What Percentage of American Households Make Over $200k a Year?

Updated · May 24, 2022

It’s natural for us to want the best for ourselves—to be happy, healthy, and abundant.

Financial prosperity concerns us to a different extent, as well. Moreover, our income is closely tied to the lifestyle and healthcare we can afford. It can even affect our overall state of happiness.

Today, our focus is on what percentage of American households make over $200k. They say that money is not everything, but we still need it just because our world works that way.

Before we start looking into the income of US families in-depth, let’s briefly go through the highlights:

Interesting Facts About US Households (Editor’s Choice):

  • In 2019, 22.22 million US households lived with under $25,000 a year.
  • In 2020, the median household income in America was $67,521.
  • Earning between $150,000 to $200,000 annually ranks you among the top 5% of working Americans.
  • A household income of $141,100 a year puts you in the 80th percentile.
  • 42% of paycheck-to-paycheck living Americans can pay their bills.
  • Currently, 34.3% of US households make a six-figure income.
  • Women earn $189 less than men weekly.

What Percentage of American Households Make Over 200k in 2022

All fellow Americans would agree that making 200k a year is at least twice better than 100k. But how to do it, and how many of us are doing it?

The time to answer the big questions has finally come.

Just stay calm.

1. An average of 6.68% of US households make over 200k.

(Source: World Population Review)

Now that we have the number, another question arises. Is 200k a year good, and can you consider yourself rich if you make that much?

The Biden administration views households and individuals who make over $400k as rich. So, 200k may be a reasonable sum but doesn’t make you rich in the eyes of the current US Government.

On the other hand:

2. A 200k salary a year in lower-cost US areas puts you among the rich.

(Source: Financial Samurai)

However, in expensive coastal cities, you’re considered upper middle class. It all depends on where in America you live—the state itself and the city. We’ll discuss that a bit later.

3.  American households earning more than $100,000 increased by 0.5% in 2022.

(Source: Ibis World)

You may also wonder what percentage of American households make over 100k in 2022. The current number is 34.3%. In 2021, that was 33.8%.

The good news is that we still have an increase, no matter how small. Due to the pandemic, there was a 1% drop between 2019 to 2020.

4. The average 2022 yearly salary in America is $53,490.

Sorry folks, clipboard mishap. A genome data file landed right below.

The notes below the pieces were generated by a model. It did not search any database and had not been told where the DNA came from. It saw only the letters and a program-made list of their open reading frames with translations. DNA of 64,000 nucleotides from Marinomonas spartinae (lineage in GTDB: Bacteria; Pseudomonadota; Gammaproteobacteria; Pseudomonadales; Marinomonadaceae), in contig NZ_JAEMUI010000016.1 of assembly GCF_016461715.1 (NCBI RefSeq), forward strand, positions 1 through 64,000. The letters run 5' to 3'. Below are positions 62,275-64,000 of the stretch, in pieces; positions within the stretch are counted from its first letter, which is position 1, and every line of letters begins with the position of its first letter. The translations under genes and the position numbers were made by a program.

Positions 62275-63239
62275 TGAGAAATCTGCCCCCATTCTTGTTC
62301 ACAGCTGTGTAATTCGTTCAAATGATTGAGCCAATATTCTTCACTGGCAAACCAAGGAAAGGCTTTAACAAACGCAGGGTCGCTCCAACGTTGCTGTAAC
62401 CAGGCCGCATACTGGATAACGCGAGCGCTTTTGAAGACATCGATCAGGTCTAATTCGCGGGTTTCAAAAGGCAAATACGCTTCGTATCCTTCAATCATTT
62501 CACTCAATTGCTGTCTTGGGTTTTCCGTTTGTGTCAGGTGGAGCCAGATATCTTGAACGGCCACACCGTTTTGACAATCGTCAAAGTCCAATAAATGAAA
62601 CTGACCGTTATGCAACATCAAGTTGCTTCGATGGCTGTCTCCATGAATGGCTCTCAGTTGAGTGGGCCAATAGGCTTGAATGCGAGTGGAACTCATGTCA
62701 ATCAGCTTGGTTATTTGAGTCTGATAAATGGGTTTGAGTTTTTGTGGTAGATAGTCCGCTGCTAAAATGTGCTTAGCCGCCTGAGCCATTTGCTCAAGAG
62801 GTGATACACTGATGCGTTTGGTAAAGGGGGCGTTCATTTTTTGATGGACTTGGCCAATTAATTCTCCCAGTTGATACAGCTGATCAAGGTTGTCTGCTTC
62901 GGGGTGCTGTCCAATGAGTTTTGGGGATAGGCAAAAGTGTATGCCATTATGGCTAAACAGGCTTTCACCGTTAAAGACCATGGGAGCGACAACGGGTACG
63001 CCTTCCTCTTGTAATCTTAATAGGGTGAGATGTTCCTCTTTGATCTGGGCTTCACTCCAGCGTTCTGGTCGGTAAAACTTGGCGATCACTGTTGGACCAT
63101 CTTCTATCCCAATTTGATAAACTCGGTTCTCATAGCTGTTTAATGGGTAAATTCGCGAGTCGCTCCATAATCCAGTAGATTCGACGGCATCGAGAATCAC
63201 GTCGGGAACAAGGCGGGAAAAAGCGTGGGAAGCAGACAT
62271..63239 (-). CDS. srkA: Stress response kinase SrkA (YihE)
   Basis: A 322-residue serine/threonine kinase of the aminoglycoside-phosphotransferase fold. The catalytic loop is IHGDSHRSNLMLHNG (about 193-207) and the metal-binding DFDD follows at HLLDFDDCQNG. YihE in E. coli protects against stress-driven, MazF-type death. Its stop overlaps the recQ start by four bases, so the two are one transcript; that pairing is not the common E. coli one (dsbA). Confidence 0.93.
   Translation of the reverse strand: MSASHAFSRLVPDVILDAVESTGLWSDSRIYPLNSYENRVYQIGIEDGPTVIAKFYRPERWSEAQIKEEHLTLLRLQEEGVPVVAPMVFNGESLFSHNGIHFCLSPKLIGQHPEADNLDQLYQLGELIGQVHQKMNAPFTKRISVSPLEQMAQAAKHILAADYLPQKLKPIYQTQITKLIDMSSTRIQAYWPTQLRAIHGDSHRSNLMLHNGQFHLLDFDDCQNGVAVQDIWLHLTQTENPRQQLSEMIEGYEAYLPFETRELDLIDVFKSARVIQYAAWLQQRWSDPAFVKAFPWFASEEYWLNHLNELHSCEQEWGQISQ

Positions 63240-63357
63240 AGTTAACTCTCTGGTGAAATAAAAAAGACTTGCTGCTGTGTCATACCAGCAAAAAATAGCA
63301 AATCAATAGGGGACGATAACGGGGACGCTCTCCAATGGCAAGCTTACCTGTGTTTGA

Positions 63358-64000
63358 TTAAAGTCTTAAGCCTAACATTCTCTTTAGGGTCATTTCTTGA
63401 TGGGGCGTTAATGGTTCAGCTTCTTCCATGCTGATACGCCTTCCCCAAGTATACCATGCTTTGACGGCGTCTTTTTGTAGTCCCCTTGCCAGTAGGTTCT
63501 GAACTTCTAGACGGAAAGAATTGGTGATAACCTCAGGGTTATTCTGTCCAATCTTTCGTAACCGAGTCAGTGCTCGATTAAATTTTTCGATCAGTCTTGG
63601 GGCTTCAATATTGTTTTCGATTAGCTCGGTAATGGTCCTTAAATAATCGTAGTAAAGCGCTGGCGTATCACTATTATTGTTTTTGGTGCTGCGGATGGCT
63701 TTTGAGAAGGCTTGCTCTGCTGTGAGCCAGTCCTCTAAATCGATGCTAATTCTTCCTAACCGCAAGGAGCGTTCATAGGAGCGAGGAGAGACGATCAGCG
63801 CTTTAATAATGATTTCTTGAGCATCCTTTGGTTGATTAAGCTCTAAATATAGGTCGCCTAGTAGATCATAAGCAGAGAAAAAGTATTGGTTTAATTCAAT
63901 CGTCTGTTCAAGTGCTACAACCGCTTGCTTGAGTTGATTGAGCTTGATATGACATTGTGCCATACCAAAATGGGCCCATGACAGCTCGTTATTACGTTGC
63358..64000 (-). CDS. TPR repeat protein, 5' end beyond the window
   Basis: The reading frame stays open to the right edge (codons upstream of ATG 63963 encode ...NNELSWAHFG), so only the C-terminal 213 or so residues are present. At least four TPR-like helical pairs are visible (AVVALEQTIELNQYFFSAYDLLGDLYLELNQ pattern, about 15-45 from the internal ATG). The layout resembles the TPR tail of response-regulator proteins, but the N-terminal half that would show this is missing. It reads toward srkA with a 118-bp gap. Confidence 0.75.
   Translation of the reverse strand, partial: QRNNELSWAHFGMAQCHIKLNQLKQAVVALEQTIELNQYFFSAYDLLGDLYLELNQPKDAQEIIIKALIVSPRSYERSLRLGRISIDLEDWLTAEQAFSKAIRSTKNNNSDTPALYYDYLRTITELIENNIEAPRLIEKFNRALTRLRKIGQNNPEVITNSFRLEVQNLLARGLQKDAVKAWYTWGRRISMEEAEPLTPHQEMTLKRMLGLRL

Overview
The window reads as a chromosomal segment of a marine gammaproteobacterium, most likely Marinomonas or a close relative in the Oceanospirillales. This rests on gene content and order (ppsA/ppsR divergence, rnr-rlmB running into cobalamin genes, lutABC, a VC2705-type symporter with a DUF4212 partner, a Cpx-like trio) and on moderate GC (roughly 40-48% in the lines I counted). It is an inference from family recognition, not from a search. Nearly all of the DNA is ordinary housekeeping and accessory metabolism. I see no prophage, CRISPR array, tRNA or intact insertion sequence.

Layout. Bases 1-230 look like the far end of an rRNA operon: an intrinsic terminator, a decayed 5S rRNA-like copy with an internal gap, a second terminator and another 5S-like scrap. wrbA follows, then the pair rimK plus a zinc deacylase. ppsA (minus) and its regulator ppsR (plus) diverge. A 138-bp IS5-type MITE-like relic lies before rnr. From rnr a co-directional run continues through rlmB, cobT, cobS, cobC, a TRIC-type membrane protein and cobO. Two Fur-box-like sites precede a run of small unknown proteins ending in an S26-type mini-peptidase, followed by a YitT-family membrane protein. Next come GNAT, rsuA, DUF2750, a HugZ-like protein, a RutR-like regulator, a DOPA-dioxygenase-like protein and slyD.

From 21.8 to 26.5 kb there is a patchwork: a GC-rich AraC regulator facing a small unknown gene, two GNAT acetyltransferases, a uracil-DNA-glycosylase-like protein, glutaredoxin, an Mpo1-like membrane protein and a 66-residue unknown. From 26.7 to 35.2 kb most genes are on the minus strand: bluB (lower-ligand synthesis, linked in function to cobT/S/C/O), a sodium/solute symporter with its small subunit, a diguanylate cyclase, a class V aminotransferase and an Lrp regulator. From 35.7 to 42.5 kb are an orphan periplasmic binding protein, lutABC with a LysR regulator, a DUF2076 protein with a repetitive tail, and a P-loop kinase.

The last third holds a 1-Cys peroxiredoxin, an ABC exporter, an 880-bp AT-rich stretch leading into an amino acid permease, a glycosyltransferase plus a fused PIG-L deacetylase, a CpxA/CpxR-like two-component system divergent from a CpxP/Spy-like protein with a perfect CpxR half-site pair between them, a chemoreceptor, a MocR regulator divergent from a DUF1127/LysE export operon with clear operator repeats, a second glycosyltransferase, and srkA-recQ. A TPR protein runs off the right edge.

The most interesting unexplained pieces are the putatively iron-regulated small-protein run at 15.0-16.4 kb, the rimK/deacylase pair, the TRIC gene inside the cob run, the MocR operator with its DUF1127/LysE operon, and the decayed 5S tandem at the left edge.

(Source: Jobted)

It means that the weekly wage for a 40-hour workweek is $1,028. If you earn more than that, you can consider yourself above the average for the US standard in 2022.

Now, compared to this stat’s data, 200k is a good salary.

5. On average, 15.28% of US households earn between 100k to 150k.

(Source: World Population Review)

However, when moving a segment up to households earning 150k–200k, the average percentage is more than twice lower—6.52%. The same goes for those making over 200k—6.68%. Logically, the more we move up the income ladder, the fewer people earn that much.

6. In 2021, the average American needed $240,712 to be in the top 5 percent income.

(Source: CNBC)

If you wanted to rank among the top 1% in 2021, you had to pull in $600,000 a year. If it looks like a cosmic number, it’s probably because it is—it’s almost 2.5 times bigger than what the top 5% made.

7. 48.3% of Americans making over 100k live paycheck to paycheck.

(Source: PR Newswire)

This stat refers to the percentage of individuals making over $100k in 2022 and living off of the next paycheck. 48.3% is an optimistic figure. In November 2021, that number was as high as 50.3%.

If we dig deeper, we’ll discover that 66.5% of Americans making $50k–$100k and 77% of those earning under $50k a year also live paycheck to paycheck.

8. 42% of paycheck-to-paycheck living Americans can pay their bills.

(Source: PR Newswire)

The other good news is that there’s a 3% increase in paycheck-to-paycheck living residents who aren’t struggling to pay bills. The growth was between December 2021 (39%) to January 2022 (42%).

Now, let’s see what percentage of Americans make over 400k next. They are the rich ones.

9. 1.8% of Americans make over $400,000 annually.

(Source: CNBC)

This rare group earns 25% of the national income. But it turns out that not all of them live in clover, especially in costly cities such as Los Angeles, Boston, San Diego, Honolulu, New York, Washington, or San Francisco.

10. US residents may need $300,000 or more to have a middle-class lifestyle.

(Source: Financial Samurai)

That $300k threshold applies to those who raise a family in expensive cities like New York or San Francisco. Current inflation might be the reason for such a high amount.

Median Household Income in the US

Let’s refresh our math knowledge.

The median number is precisely in the middle. So, half of the households will have an income below it, and the other half—above it. The average is the total income sum divided by the number of households.

Now that you know how to distinguish median and average incomes, we can continue:

11. The US median household income is $74,099.

(Source: Seeking Alpha)

Our data is based on estimates for January 2022. However, we have just a $3 increase from the previous inflation-adjusted estimate of December 2021, which was $74,096.

The good news is that the initial calculation for December 2022 was $72,933. So in January, we already have a 1.6% increase, or $1,166.

12. $141,100 household income a year ranked you among the 80th percentile in 2021.

(Source: DQYDJ)

The other household income percentiles were as follows:

  • 99th percentile (top 1%)—$504,420
  • 90th percentile—$201,052
  • 75th percentile—$122,500
  • 50th percentile (median)—$67,463
  • 25th percentile—$33,003
  • 10th percentile—$15,600

Another interesting fact is that 43,588,408 US households had a six-figure income in 2021.

13. The median US income for households dropped by $2,039 between 2019 to 2020.

(Source: Statista)